"Hopefully my velocity comes back up and the biggest thing I'll focus on this year and this spring is just keep the ball down, hit my spots inside and outside. That's the biggest thing, just keeping the ball down."

The scary part for opposing batters is that as good as he was in his debut season, including limiting batters to a paltry .204 average, he really could have been so much better and that is a really good sign of his long-term potential.











GCL Yankees








Repertoire. Fastball, Curveball, Changeup.

Fastball. When Cote first signed his four-seam fastball sat mostly in the 90-94 mph range with a heavy downward plane to it. However, his fastball sat more in the 88-90 mph range during his debut season and he was unable to consistently use his 6-foot-5 frame to his advantage, often times leaving fastballs in the upper-half of the strike zone. Now that he's healthy again not only do most expect the velocity to creep back up to his normal range, but he also has the body type to gain even more strength in the coming years and perhaps could even add more speed to his fastball down the road.

Other Pitches. Cote favored his curveball as his main strikeout pitch in high school but things have quickly changed for him. His curveball is wildly inconsistent now as he has changed grips multiple times in the past year plus, and his velocity has fluctuated as a result too. When he snaps good ones they show plus potential but the command of it is even more inconsistent than the break right now. His go-to secondary pitch is his circle-palm changeup, a pitch he now uses as his primary strikeout weapon. It not only shows fade and depth, but it gets a lot of run to it and it's extremely difficult for batters to barrel the baseball.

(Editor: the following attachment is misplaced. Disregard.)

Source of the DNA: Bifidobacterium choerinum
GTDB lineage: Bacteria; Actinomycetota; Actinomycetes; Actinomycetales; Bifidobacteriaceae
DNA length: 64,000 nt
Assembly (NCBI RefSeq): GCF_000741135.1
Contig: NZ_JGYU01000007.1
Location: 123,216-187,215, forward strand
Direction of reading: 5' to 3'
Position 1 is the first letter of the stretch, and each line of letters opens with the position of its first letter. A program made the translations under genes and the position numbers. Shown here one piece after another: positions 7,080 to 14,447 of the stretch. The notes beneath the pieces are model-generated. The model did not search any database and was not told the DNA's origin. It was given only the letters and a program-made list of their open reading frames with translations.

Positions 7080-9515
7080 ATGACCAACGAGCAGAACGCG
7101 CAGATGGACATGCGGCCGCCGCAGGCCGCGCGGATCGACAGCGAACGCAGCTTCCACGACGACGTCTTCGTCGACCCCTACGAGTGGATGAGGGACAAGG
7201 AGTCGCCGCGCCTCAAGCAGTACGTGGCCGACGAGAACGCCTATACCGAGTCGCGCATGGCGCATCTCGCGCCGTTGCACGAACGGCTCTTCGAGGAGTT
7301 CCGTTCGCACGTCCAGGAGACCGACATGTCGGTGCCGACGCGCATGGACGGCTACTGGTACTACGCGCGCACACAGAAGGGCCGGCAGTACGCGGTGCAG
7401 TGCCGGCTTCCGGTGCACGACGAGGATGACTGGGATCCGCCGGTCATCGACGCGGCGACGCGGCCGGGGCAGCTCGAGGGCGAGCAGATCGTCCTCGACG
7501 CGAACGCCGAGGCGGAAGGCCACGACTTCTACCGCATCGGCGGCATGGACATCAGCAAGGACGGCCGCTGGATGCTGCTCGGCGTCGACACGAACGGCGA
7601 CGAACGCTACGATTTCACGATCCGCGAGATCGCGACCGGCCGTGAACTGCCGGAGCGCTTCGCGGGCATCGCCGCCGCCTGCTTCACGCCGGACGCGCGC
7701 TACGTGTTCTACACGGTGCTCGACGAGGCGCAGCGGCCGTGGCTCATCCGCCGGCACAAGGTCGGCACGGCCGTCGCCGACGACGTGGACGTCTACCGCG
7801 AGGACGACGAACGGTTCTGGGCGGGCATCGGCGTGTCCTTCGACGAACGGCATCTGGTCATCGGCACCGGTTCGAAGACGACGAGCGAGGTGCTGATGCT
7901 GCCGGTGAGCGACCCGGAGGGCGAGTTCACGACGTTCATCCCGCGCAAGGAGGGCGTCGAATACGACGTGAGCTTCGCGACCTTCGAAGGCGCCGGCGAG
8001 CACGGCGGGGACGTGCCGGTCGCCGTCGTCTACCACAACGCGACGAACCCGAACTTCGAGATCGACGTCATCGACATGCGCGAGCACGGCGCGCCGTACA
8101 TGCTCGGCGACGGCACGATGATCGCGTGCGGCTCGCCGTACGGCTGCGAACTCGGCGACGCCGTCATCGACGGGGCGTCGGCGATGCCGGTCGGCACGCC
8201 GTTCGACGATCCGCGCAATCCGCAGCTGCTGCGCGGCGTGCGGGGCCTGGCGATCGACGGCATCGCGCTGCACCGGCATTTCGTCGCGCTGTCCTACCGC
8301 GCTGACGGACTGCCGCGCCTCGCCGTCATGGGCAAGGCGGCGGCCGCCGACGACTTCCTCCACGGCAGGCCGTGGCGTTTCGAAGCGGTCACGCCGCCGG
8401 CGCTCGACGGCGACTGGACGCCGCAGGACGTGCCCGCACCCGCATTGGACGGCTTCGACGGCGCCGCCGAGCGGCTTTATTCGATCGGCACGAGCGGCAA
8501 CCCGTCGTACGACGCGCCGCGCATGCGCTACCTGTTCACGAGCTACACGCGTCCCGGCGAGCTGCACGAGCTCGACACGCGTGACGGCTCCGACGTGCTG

Pitching. The current pitching version of Cote -- one who attacks the upper-half of the strike zone with his fastball and then pounds the lower-half with his changeup -- is probably not the one he'll be in the coming years. He's at his best when he pitches consistently with a good downhill plane and pounds the lower-half of the strike zone with all of his pitches. His mechanics are quite good for such a young and tall pitcher, but his release point still needs a lot of work and he still needs to settle on a curveball grip that he feels comfortable with. While there is a lot of work to do, the good news is that Cote is athletic enough to where it should not be a long-term issue.

Projection. Right now Cote projects best as a middle to back-end big league starting pitcher someday, mostly due to his physically imposing size and advanced changeup. He still has considerable work to do, however, on developing his curveball into a more reliable secondary pitch for that projection to become more of a reality. Considering his changeup was pretty much non-existent when he first signed, there is real hope that the 20-year old could see similar progress with his curveball in due time. Should that happen, able to turn his curveball into a plus offering, and if he could start tapping his big-bodied frame into more of a plus type fastball, his ceiling could be even higher down the road. For now though there's some work to be done.

ETA. N/A. Since his draft selection Cote was always considered more of project in the short-term that could eventually pay long-term dividends and because of that he is most likely destined for the short-season leagues again in 2013. If the curveball comes sooner rather than later he could be headed for Staten Island and if it doesn't he could find himself back in the Gulf Coast League for some more seasoning.